• File Size: 2149 KB
  • Print Length: 1092 pages
  • Page Numbers Source ISBN: 0316921173
  • Publisher: Abacus; New edition edition (14 April 2011)
  • Sold by: Amazon Media EU S.à r.l.
  • Language: English
  • ISBN-10: 0349108773
  • ISBN-13: 978-0349108773
  • ASIN: B004TSKKE0
  • Text-to-Speech: Enabled
  • X-Ray:
  • Word Wise: Enabled
  • Enhanced Typesetting: Not Enabled
  • Average Customer Review: 4.0 out of 5 stars  See all reviews (140 customer reviews)
  • Amazon Bestsellers Rank: #9,569 Paid in Kindle Store (See Top 100 Paid in Kindle Store)
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More About the Author

David Foster Wallace wrote the acclaimed novels Infinite Jest and The Broom of the System and the story collections Oblivion, Brief Interviews with Hideous Men, and Girl With Curious Hair. His nonfiction includes the essay collections Consider the Lobster and A Supposedly Fun Thing I'll Never Do Again, and the full-length work Everything and More. He died in 2008.

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Customer Reviews

Most Helpful Customer Reviews
120 of 124 people found the following review helpful
5.0 out of 5 stars fabulous 26 May 1999
By A Customer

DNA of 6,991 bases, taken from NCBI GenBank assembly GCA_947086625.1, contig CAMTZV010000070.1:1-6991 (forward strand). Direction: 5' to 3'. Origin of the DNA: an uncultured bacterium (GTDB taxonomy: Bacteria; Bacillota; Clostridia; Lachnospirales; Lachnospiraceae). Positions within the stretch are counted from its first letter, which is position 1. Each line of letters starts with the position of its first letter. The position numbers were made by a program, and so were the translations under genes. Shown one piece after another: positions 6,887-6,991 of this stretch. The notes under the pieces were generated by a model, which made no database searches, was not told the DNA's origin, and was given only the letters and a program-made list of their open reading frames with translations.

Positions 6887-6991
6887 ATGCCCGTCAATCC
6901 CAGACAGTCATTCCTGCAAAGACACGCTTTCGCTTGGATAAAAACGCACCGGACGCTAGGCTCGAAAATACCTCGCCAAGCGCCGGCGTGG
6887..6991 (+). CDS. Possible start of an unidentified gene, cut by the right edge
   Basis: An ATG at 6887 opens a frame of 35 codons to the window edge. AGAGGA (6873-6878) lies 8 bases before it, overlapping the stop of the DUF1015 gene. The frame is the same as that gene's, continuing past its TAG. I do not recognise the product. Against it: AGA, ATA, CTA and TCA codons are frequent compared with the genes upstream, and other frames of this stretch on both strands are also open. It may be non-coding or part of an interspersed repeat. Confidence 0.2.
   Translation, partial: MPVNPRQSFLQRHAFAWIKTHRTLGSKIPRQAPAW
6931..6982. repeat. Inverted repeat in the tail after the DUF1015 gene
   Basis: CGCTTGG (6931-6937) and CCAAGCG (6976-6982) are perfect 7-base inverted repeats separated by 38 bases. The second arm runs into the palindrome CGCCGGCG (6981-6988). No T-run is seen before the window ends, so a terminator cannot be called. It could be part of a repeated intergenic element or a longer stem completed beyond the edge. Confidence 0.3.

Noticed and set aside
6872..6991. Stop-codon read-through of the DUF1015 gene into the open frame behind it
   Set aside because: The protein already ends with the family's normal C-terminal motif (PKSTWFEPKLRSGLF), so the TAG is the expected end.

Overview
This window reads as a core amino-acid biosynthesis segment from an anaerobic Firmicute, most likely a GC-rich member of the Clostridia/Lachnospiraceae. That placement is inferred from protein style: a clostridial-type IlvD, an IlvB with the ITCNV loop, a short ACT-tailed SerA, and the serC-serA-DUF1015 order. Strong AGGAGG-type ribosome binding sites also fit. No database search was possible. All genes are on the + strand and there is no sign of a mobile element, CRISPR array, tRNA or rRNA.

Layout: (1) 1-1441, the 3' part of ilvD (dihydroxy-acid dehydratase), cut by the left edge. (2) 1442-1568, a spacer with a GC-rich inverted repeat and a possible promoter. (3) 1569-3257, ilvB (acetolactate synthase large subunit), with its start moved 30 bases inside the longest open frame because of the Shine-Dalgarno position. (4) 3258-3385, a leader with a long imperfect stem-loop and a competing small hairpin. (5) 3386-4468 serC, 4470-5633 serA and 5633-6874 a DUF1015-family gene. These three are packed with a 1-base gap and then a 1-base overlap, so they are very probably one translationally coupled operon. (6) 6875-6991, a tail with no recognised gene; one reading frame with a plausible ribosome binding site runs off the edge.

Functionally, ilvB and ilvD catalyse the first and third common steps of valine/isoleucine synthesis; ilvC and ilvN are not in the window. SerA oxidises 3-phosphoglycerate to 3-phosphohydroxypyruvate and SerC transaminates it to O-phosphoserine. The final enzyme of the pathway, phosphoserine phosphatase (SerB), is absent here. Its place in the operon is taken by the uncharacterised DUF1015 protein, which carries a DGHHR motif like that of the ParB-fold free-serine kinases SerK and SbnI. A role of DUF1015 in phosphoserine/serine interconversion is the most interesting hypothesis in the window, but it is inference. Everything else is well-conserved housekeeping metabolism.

The proverbial Book-That-All-The-Fuss-Is-About in America, Infinite Jest hasn't made a big splash in England for some reason. Set in the near-future, the story zips back and forth between a dope-addicted teenage lexical genius in a Tennis academy in the suburbs of Boston, a recovering demerol addict at a half-way house down the road, a gang of murderous Quebec separatist terrorists in wheel chairs, and a film that is so addictively entertaining that once you've been exposed to it you lose all will to do anything else in life except watch it again and again until you die. You also get the experialist evil of ONANism (referring here to the Organization of North American Nations), the death of the TV industry at the hand of tongue-scraper ads, giant feral rats in New England, hyper-obsequious mothers, filmakers killing themselves by putting their heads in a microwave and a girl so devastatingly beautiful she's forced to wear a veil at all times. What's not to like?